Dear Sundog: My partner and I were skiing in the backcountry when we kicked loose a small avalanche below us. We were not caught, and we didn’t see any people below. I thought we should report it to the avalanche forecasters, but she said we shouldn’t, as it could only get us in trouble. Who’s right? —Skinner
Dear Skinner: A decade or two ago when you skied the backcountry, you might not have seen other people. That was sort of the point. Now the sport is booming, and with last winter’s COVID closures at resorts, a whole new wave of skiers bought up the world’s supply of tech bindings and skins and probes and beacons and made their way into the hills to risk not only their own lives but those of unsuspecting strangers below them on the mountain.
Let’s review. When you buy a $150 lift ticket, you’re paying for the chairlifts and the freshly groomed corduroy and the tissue dispensers. But you’re also paying for safety. Each morning before dawn, ski patrol shoots mortars and bombs onto the powder-loaded slopes, triggering avalanches so that skiers won’t cause them later in the day. As a result, in-bounds avalanches are exceedingly rare (though not unheard of).
For decades, avalanche forecasting was left to professionals. Now every yahoo skinning up the mountain must understand how avalanches work; otherwise, they could bury not just themselves but others. Maybe it’s like air-traffic controlling. Airplanes hardly ever collide in midair. That’s because an expert is making sure they don’t. Imagine for a minute if we eliminated controllers and all pilots were responsible for avoiding one another. Scary thought.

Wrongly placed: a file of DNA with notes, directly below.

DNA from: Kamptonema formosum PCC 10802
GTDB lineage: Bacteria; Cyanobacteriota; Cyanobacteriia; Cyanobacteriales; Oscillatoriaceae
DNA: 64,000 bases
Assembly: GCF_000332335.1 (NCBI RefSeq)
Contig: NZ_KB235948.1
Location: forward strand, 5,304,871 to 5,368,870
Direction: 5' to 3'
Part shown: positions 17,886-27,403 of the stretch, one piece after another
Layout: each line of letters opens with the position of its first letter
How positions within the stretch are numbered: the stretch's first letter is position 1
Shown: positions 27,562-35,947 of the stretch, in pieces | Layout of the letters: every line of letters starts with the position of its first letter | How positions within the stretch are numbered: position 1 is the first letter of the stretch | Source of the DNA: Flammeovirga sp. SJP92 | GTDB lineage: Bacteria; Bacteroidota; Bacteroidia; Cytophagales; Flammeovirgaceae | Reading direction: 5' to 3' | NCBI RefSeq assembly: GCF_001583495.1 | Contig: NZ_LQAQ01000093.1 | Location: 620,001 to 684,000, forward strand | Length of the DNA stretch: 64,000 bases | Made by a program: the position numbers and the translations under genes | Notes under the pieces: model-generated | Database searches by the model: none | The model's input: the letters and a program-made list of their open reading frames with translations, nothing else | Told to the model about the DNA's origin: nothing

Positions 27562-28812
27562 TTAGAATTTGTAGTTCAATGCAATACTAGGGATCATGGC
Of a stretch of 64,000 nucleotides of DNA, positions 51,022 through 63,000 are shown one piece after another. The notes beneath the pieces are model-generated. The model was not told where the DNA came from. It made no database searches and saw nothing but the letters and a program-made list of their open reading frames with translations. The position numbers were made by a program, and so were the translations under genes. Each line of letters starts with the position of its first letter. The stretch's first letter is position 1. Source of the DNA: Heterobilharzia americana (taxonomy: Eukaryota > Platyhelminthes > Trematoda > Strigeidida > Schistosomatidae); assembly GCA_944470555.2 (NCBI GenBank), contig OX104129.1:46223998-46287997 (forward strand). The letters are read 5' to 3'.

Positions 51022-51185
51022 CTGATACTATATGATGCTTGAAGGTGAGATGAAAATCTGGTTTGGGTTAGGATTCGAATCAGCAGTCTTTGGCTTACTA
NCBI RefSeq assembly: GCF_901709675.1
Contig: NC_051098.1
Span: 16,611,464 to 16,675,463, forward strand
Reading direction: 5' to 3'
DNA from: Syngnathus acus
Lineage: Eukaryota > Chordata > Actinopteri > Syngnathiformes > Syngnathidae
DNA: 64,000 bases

Not only has the backcountry-avalanche situation become more dangerous, it has entered the legal system. In 2017 in the backcountry near Telluride, Colorado, a skier kicked down an avalanche on a woman below. She survived but was badly injured, incurring more than $50,000 in medical fees. She then sued the uphill skier in small-claims court and was awarded the maximum amount possible: $7,500. It was likely the first time that a backcountry skier had been judged liable for damages caused by an avalanche.
And a more complicated ethical conundrum recently hit the courts: In 2020, two experienced snowboarders in Summit County, Colorado, filmed themselves discussing the slide risks of dropping into a chute above Interstate 70. They went for it—and their judgment proved wrong. They released an avalanche that blocked a service road, destroying along the way, ironically, a piece of avalanche-detection equipment owned by the state. Price tag: $168,000.
The skiers promptly turned over their footage and, much to their surprise, were charged with reckless endangerment and faced jail time and restitution fees of the total amount. At first the crime seemed clear enough: they broke it, they should buy it. But hadn’t they done the ethical thing by turning over the footage? And do we want to send the message that if you report your own avalanches, you might be charged with a crime and sent to the poorhouse?